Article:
The High Holy Days are an exciting time for me. As I consider the year gone by and the year to come, I feel a rising sense of possibility. In our tradition, on Rosh HaShanah, the first day of the new year, names are inscribed in the book of life; on Yom Kippur, one’s \t’shuvah\, \tefillah\ and \tzedakah\–repentance/reorientation, prayer/yearning and charity/righteous action–can help one’s name to be sealed for a good year.
For me, this is deep metaphor: whether or not it is an accurate description of reality, it carries a profound underlying truth, that our awareness and actions help to shape our fate, singly and collectively. When we come together on Yom Kippur, the work we have done individually to repair whatever harm we have caused is aggregated and we declare our joint responsibility for the misdeeds and transgressions of all members of the community.
For a peripatetic people, the container of holiness is time, not space. In our tradition, each season, each month, each holiday, each day of the week (each hour, each moment) is aligned with a special sacred character deriving from history, nature, the cycles of agriculture and of the moon. In the last days before Yom Kippur, time seems both eternal and urgent. Entering the year 5766, I am mindful of repeating rituals and employing spiritual technologies that have held meaning for countless generations. At the same time, I can count in hours the time remaining before the end of the final \Neilah\ (literally, “closing”) service on Yom Kippur, for me the supreme collective spiritual experience.
During the \Neilah\ service, the entire congregation stands throughout, which can be challenging, as we have by then fasted from all food and drink for more than twenty-four hours. The holy ark remains open and the concerns of the body drop away. Feeling that the gates of prayer, which have been so wide-open during this season, are now closing, we sing and chant with all our hearts. Often, I have felt as if the entire sanctuary were rising off the earth with the combined energies of our intentions. At the end, when three stars can be seen in the sky, the shofar (ram’s horn) is sounded in a heroic blast, an ancient sound that electrifies every cell of the body, waking us, as the medieval philosopher Maimonides said of its call: “Arise, those who are asleep, from your slumber!”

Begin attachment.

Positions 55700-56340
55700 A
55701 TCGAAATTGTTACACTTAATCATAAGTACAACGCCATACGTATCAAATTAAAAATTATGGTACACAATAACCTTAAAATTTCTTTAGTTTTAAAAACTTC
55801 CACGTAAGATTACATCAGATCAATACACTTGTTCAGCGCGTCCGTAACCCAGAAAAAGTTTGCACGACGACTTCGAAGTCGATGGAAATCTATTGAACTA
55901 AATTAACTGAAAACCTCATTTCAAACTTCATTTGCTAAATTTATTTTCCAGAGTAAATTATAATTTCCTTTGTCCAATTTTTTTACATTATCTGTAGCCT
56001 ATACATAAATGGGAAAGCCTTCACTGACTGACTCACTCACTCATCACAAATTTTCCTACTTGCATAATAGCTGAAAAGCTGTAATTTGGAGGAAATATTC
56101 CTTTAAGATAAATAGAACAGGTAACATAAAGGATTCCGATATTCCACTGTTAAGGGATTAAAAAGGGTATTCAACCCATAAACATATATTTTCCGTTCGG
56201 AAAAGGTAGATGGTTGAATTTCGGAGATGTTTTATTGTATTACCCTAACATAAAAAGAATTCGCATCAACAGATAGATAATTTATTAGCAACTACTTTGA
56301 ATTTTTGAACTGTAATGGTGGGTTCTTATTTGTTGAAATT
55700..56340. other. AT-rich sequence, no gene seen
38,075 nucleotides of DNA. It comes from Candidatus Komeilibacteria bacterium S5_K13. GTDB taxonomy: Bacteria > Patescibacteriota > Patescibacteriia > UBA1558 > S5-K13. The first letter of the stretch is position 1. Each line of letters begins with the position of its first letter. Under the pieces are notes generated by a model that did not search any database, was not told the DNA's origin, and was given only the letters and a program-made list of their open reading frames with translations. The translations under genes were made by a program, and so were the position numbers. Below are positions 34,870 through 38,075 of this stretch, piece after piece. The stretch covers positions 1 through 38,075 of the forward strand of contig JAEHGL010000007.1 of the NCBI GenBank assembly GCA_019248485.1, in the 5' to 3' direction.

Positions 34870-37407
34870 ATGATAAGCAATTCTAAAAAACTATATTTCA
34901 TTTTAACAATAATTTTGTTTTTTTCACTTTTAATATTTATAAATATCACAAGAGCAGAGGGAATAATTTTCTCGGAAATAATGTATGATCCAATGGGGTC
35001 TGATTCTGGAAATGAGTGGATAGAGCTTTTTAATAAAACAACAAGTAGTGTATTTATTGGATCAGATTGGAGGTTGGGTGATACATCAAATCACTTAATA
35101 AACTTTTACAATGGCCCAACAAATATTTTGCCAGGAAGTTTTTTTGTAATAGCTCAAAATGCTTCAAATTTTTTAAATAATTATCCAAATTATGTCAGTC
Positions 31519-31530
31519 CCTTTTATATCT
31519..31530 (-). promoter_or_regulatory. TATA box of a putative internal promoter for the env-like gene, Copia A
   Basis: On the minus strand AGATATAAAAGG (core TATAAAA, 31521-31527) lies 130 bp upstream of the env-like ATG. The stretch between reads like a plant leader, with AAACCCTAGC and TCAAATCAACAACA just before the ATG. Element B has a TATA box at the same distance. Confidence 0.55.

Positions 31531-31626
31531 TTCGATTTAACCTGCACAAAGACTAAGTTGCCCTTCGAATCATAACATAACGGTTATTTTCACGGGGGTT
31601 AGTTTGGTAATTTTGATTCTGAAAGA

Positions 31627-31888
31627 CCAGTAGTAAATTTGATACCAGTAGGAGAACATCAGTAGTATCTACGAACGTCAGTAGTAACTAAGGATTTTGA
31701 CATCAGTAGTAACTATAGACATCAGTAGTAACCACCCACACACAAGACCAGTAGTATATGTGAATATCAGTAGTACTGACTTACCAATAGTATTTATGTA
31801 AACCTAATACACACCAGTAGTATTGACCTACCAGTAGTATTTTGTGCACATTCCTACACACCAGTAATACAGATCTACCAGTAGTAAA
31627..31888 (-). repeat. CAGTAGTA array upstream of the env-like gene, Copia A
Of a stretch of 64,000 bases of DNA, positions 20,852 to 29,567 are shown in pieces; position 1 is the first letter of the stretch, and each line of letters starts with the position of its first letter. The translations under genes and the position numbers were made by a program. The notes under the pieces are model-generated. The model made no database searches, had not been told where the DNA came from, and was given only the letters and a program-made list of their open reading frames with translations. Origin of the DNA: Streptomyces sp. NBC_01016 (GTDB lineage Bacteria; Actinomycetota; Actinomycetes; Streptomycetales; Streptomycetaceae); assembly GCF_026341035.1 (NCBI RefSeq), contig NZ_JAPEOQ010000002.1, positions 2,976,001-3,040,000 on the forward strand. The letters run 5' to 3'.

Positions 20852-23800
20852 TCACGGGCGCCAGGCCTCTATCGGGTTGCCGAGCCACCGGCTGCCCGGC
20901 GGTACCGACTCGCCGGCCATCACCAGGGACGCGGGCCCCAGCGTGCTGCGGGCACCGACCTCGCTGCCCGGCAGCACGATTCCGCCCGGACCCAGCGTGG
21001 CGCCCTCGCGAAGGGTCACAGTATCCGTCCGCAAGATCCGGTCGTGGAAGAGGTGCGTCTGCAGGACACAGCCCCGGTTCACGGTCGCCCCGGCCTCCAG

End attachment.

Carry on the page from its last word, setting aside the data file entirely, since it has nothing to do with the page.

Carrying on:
One tradition is that the moments before the gates close on \Neilah\ are a powerful time to put one’s desires and intentions out into the world, increasing their chances of manifesting as the year unfolds. Some of my intentions feel too intimate to share, but I want to share three things that are foremost for me: one personal, one political, and in the fashion of my generation, one that binds the two in a way that cannot be untangled:
° I am working on a new writing project, “The Four Hungers,” at once a memoir, spiritual guide and cookbook. Its underlying idea is that to live is to hunger. Eating allows us to feel, to think and even to transcend our embodied existence. We are because we eat, but we also eat to satisfy appetites of a higher order. The book shows how each of our emotions, every concept we hold dear, all of our beliefs about the world and our places in it can be discovered on the path of hunger. Each chapter of the book attunes the reader to a different topic?s physical, emotional, mental and spiritual dimensions through stories that embody that specific hunger (such as desire, renewal, or consolation) accompanied by recipes and experiences (such as guided meditations and rituals). I’ve been getting wonderful responses from the people who’ve read my sample chapters. My deepest personal desire is to find an agent soon who sees the book’s true potential and wants to represent it.
° I perceive our country as very near the precipice, with a dangerous and unstable national leader and a population too long inured to passivity born of despair and confusion. I believe the biggest obstacle to change is our internalized view of power as residing outside ourselves, the way the well-oiled tongue of the propaganda machine slides so easily into the groove of our credulity. In truth, despite the difficulty of countering that lulling voice, Americans still have all we need to restore democracy: our awareness, our voices, our votes. I am determined to redouble my own efforts to sound the shofar’s wake-up call in the year to come.
° Wherever I am in the coming year, I want to renew my commitment to and participation in spiritual community. I see I have been disconnected and want once again to participate in the inspiriting exchange of energies the flows from connection to community. This is where personal meets political: from this connection comes the nourishment that will fuel my personal work as well as my part in repairing the world.
Almost everyone I know is deeply shaken right now, as the earth itself seems to be in upheaval. Some are in a place of pain and chaos, some are seeing the outlines of a new order take shape. In this time of transition, Jew, Muslim, Christian, Buddhist, Hindu, people of all faiths and none: may you be sealed for a year of every blessing. May your wishes come true. And may we live to see a world of peace and sanity prevail!